Although retail experts have long argued that you can't sell shoes online, Zalando was determined to show them wrong with slogans that told customers to send back whatever failed to make them cry out loud with happiness.
But it seems customers are taking Zalando for its word and most of the shoes ordered end up back at the warehouse, industry insiders told the Süddeutsche Zeitung newspaper. So despite strong sales, the company has yet to make any money, the paper said on Wednesday.
The company refused to say how it has been affected by returns, which retail sources say is common, but an industry insider said Zalando had "completely underestimated" the return factor, though it has made efforts, by changing its advertising, to get things under control.
Returns are a big problem for the online retail industry, the paper said. They cost time and money.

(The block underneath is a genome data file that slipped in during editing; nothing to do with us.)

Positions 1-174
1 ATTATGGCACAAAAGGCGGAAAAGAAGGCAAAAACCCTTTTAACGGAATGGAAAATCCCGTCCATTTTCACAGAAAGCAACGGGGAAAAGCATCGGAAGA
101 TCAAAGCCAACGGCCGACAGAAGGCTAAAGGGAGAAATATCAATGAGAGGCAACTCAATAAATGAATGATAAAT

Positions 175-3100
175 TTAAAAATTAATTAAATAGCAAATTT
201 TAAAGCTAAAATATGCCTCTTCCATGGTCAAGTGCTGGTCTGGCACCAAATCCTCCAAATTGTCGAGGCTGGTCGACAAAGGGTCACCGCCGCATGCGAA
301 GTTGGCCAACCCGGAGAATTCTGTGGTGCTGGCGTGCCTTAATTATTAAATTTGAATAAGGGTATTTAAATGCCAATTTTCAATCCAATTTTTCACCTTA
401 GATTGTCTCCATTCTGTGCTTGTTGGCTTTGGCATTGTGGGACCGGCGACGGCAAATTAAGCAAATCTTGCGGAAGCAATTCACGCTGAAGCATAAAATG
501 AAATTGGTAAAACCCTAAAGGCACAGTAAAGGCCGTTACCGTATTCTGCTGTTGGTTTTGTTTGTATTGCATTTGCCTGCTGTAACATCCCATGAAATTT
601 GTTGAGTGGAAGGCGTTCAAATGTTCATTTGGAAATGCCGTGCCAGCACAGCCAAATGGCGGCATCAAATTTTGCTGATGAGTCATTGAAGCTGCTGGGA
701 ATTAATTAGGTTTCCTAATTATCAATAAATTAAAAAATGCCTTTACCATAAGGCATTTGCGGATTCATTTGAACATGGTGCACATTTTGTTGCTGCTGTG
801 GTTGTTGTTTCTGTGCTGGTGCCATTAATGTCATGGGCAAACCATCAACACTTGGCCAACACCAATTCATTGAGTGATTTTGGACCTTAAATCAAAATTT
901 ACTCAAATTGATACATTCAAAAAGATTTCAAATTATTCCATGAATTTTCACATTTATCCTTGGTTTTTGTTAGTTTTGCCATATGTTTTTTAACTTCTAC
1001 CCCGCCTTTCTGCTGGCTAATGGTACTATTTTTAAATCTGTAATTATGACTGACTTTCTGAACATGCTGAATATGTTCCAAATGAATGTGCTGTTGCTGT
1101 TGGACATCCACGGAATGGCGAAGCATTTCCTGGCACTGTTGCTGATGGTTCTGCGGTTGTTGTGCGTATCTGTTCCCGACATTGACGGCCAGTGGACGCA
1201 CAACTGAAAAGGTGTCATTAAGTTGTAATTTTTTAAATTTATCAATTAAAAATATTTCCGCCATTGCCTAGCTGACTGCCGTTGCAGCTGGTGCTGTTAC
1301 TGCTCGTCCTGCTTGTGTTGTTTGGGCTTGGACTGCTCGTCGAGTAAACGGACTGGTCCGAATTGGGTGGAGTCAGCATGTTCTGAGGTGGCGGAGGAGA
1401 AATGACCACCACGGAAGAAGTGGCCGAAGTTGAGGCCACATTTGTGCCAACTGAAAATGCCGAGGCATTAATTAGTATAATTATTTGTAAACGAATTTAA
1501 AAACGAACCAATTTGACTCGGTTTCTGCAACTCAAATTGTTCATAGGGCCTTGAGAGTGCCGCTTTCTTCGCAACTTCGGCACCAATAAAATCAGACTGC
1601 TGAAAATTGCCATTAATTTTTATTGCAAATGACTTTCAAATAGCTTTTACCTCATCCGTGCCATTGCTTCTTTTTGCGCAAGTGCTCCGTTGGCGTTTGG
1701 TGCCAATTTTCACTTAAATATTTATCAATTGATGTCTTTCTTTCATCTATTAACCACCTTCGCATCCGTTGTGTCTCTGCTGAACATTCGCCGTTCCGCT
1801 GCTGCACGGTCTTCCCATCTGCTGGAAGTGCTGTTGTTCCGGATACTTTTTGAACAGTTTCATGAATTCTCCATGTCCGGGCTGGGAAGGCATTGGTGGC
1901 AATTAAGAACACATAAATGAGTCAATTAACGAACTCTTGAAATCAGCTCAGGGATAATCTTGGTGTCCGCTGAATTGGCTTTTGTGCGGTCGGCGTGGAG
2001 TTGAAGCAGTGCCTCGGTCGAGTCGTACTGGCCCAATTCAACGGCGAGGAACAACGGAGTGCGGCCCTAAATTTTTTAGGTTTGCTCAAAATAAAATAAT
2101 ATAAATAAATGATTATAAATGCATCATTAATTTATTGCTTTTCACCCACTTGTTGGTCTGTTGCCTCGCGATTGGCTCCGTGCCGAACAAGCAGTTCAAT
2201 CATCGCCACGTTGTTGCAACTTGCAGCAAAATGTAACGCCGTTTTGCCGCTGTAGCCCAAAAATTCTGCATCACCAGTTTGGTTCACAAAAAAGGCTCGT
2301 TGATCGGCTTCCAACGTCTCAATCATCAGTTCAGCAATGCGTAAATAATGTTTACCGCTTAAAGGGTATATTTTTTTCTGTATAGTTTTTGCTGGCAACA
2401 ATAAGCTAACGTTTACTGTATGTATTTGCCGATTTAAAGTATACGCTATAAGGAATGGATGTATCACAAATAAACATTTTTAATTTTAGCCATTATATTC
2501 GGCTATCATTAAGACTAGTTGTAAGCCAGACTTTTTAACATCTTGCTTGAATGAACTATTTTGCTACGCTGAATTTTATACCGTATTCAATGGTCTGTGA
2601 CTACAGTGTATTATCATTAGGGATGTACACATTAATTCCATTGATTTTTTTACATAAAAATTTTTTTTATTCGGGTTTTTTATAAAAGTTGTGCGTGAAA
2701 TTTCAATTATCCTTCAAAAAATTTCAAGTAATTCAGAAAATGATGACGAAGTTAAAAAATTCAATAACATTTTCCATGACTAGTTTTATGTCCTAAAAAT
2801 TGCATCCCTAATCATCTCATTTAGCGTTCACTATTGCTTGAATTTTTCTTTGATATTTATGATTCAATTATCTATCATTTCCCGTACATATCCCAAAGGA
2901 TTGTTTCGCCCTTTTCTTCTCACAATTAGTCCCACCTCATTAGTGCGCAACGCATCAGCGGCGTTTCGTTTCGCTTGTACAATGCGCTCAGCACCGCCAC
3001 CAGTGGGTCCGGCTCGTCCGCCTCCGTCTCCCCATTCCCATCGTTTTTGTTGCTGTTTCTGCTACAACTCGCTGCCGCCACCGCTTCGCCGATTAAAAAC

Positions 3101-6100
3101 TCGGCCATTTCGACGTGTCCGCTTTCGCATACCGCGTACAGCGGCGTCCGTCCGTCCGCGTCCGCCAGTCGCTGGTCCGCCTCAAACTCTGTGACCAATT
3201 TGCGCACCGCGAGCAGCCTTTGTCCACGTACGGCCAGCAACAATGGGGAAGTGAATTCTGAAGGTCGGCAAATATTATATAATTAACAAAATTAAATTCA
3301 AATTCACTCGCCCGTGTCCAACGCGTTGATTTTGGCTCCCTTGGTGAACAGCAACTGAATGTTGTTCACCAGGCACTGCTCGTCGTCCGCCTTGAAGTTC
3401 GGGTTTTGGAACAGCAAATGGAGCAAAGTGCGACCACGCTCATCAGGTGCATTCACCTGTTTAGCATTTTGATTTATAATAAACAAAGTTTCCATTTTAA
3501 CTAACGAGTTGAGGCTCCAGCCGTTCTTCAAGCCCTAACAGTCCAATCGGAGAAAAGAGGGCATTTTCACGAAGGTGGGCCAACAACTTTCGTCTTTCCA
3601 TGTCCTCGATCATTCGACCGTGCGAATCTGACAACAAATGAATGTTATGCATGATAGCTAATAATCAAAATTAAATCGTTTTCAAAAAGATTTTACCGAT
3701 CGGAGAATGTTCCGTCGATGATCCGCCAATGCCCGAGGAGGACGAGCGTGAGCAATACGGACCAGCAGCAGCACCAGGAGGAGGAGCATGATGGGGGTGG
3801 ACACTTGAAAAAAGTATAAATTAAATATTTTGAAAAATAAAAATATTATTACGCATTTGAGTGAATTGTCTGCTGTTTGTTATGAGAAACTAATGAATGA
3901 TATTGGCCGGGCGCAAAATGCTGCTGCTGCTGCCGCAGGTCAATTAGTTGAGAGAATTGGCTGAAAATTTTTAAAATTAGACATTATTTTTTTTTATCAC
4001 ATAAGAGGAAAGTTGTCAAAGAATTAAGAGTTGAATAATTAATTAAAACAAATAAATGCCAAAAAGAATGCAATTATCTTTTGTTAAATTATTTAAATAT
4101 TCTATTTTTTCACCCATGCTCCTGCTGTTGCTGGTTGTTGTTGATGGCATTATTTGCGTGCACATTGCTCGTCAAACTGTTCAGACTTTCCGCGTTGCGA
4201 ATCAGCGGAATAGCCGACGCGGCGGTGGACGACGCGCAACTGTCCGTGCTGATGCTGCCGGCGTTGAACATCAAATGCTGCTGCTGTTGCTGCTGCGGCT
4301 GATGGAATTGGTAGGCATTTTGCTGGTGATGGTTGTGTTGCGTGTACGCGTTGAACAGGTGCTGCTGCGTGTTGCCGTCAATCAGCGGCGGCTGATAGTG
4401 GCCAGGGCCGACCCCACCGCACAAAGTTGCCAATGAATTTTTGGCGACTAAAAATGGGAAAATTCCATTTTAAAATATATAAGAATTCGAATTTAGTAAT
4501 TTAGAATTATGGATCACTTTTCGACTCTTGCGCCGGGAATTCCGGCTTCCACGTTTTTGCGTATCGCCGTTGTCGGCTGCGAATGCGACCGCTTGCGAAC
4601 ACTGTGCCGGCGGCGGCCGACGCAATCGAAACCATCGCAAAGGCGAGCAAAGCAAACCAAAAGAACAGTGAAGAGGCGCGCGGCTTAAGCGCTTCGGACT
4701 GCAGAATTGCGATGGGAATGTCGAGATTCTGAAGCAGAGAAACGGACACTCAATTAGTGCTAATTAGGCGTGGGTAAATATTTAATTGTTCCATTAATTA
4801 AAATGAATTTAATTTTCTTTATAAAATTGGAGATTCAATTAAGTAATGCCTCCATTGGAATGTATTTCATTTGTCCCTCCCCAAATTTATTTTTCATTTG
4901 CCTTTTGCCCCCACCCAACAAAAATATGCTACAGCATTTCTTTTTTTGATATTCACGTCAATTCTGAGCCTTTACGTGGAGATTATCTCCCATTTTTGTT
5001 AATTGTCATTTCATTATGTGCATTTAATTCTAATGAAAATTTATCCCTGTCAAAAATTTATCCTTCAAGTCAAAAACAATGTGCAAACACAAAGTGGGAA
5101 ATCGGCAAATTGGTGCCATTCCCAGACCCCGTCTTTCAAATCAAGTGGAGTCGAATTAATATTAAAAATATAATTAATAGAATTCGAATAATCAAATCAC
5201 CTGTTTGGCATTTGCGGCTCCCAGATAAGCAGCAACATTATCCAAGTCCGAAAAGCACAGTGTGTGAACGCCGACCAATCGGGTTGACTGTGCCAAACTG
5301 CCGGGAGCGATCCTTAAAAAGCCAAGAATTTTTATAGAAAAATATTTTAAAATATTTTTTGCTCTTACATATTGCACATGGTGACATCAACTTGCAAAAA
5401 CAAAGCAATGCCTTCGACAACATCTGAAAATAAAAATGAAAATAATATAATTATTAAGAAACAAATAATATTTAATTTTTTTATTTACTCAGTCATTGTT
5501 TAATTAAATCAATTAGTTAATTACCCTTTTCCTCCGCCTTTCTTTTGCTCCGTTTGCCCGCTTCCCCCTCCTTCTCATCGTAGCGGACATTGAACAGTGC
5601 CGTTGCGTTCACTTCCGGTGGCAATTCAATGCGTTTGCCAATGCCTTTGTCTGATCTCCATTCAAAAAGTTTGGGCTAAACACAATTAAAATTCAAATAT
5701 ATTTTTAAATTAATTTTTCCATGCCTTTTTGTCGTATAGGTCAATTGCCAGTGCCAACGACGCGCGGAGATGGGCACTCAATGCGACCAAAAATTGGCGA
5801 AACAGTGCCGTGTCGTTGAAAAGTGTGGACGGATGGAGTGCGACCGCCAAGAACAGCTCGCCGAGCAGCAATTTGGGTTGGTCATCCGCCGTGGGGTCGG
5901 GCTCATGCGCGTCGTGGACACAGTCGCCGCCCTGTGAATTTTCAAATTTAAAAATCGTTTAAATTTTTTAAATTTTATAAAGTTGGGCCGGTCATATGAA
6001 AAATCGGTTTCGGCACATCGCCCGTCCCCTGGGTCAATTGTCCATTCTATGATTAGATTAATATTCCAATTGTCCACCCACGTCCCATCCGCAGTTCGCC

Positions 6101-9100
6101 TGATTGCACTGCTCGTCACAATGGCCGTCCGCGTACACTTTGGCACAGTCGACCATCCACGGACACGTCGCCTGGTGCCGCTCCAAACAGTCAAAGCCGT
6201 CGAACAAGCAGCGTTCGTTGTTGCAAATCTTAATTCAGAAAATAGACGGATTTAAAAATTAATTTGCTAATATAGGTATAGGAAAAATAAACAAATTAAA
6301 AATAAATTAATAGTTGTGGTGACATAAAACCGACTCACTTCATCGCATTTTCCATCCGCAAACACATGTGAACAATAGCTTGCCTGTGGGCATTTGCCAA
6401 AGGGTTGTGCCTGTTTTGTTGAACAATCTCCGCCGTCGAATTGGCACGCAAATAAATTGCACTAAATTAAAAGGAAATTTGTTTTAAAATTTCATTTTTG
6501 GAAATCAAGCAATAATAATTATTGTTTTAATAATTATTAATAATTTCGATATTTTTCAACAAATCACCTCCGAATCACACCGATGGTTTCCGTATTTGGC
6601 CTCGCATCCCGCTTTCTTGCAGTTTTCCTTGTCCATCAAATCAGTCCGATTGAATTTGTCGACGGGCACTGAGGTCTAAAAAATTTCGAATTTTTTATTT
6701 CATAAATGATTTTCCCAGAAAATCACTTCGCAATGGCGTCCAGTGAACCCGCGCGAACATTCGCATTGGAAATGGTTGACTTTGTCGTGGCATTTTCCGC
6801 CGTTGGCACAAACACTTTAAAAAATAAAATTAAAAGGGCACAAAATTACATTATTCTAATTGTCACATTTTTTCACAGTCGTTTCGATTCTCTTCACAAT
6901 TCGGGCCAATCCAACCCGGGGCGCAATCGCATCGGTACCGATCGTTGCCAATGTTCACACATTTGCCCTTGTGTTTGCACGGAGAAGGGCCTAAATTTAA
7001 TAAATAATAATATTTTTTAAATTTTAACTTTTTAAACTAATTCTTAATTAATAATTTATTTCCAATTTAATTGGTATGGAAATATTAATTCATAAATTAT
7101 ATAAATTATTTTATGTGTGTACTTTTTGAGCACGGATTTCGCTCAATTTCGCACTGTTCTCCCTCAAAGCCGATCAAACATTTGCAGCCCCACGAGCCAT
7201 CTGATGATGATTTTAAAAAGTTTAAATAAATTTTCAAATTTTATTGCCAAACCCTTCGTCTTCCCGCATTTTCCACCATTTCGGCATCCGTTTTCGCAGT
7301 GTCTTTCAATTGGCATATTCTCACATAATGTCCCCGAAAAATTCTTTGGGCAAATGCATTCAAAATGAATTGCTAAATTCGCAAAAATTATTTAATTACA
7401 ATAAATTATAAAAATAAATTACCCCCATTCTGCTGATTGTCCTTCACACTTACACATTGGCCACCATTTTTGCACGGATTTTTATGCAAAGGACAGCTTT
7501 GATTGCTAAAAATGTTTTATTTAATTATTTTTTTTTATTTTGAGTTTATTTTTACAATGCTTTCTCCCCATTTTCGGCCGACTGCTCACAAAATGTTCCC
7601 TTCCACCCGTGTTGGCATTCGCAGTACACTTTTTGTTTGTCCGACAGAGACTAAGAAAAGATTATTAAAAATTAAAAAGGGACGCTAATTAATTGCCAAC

Yet to date no one has complained about the "buy, try and return" mentality of many Germans, according to the German E-Commerce and Distance Selling Trade Association (BVH).
While it will never be possible to weed out mean-minded shoppers who buy loads of stuff to try on, knowing they will return most of it, or others who buy a fancy dress for a special occasion, wear it and then return it as "unworn", retail experts say such customers are only a minority.
The paper noted that the French are much more cautious about returns because they have to pay for their online purchases upfront. Only around 10 percent of goods are returned in France, retail expert Thilo Bobrowski of the consulting firm SMP told the paper.
In Germany people only pay after they have received the goods and the invoice.
In the meantime, the old slogan: if the shoe fits, wear it, is not what Zalando wants. A better motto for the online retailer would be: if the shoe fits, please keep it.